In a historic oral argument on a challenge to state laws that limit marriage to heterosexual couples, the Supreme Court indicated Tuesday that it might not strike down such laws.

The justice whom many observers view as the swing vote in the case, Justice Anthony Kennedy, voiced worry at one point during the argument that proponents of same-sex marriages were asking the court to issue a decision that would “go into uncharted waters.”

After the oral argument, Pete Williams of NBC News reported that it seemed “quite obvious that the U.S. Supreme Court is not prepared to issue any kind of sweeping ruling” declaring that same-sex couples have a constitutional right to marry.

Williams said there seemed to be “very little eagerness” from any of the justices to “embrace that broad a ruling.”

LISTEN: Audio of the oral arguments

Hollingsworth v. Perry
Docket Number: 12-144
Date Argued: 03/26/13
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At issue Tuesday was California’s Proposition 8, the state constitutional amendment enacted by voters in 2008 that limits marriage to one man-one woman couples. Those seeking to have the court strike down Proposition 8 argue that the Equal Protection Clause of the Fourteenth Amendment includes a right for same-sex couples to marry.

Williams said that both the liberal and the conservative justices seemed wary of issuing a decision that would apply to any state outside of California.

It seemed possible the court would not issue any ruling on marriage at all – deciding instead that it had made a mistake in even agreeing to hear the case since the plaintiffs, supporters of Proposition 8, might lack the legal standing to bring the suit.

“I just wonder if the case was properly granted,” Kennedy said at one point to attorney Theodore Olson who was representing those challenging the California law.

And a few justices seemed to imply that it might be prudent for the court to step back and allow the states to assess what the effects of same-sex marriages might be.

Justice Sonia Sotomayor said at one point, “If the issue is letting the states experiment and letting the society have more time to figure out its direction, why is taking a case now the answer?”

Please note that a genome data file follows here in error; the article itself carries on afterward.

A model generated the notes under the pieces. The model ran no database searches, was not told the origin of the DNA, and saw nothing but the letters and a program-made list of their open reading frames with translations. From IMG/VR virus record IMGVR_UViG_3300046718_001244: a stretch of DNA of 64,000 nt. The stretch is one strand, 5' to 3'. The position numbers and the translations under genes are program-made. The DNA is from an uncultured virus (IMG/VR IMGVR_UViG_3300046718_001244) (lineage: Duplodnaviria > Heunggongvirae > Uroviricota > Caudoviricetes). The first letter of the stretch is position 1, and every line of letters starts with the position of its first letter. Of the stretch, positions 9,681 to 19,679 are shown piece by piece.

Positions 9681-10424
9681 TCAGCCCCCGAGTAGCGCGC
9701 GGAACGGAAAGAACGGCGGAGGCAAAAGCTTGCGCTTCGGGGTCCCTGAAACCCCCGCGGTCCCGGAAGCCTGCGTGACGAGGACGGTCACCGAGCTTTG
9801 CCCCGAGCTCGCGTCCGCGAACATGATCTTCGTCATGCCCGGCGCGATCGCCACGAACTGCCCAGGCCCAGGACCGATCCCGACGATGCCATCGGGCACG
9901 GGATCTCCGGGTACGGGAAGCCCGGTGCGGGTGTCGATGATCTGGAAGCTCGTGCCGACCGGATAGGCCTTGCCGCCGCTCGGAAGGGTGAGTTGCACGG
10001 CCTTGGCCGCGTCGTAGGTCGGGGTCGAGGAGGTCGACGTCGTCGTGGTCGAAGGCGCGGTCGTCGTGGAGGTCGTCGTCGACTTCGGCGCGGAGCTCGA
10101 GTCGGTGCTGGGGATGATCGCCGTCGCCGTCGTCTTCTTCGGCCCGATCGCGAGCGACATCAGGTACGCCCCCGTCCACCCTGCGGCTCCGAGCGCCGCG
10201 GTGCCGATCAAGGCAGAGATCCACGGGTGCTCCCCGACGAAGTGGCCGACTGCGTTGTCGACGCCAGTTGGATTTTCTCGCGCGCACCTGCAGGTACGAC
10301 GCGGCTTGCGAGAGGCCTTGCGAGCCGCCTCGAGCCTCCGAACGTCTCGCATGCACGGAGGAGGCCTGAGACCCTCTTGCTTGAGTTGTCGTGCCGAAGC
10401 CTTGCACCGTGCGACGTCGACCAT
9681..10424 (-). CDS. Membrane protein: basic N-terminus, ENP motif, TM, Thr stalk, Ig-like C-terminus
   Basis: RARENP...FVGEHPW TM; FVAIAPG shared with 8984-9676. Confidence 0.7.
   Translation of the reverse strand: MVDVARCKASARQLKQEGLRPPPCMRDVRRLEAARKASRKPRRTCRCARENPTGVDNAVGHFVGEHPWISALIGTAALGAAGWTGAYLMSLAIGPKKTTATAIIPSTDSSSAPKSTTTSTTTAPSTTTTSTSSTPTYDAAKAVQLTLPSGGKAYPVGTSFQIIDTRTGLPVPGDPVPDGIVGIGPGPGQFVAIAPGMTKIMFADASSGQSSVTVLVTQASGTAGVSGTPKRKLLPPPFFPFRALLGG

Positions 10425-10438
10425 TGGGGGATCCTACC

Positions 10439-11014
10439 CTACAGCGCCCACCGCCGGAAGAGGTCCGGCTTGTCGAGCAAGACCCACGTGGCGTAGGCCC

Along similar lines, Justice Samuel Alito said “there isn't a lot of data” about the social effects of the institution of same-sex marriage.

“And it may turn out to be a good thing; it may turn out not to be a good thing, as the supporters of Proposition 8 apparently believe,” Alito said to Solicitor General Donald Verrilli, who was arguing for the Obama administration, as a friend of the court, in opposition to Proposition 8.“But you want us to step in and render a decision based on an assessment of the effects of this institution which is newer than cell phones or the Internet?”

NBC's Pete Williams reports on the latest from the Supreme Court hearing. The New Republic's Jeffrey Rosen joins the conversation to talk about the potential outcome of the case.

Alito added, “On a question like that, of such fundamental importance, why should it not be left for the people, either acting through initiatives and referendums or through their elected public officials?”

Kennedy, while expressing those same concerns, also noted, “On the other hand, there is an immediate legal injury or legal -- what could be a legal injury, and that's the voice of these children. There are some 40,000 children in California…that live with same-sex parents, and they want their parents to have full recognition and full status.”

It is possible that a majority of the justices could support a ruling that applies only to California – or one that applies only to California and several other states which allow domestic partnerships that are almost identical to marriage in all but name.

During the argument, Justice Antonin Scalia was the one justice who voiced the most skepticism about the argument that limiting marriage to heterosexual couples is a violation of the Fourteenth Amendment’s Equal Protection Clause.

He said to Olson, “I'm curious, when did it become unconstitutional to exclude homosexual couples from marriage? 1791? 1868, when the Fourteenth Amendment was adopted? Was it always unconstitutional?”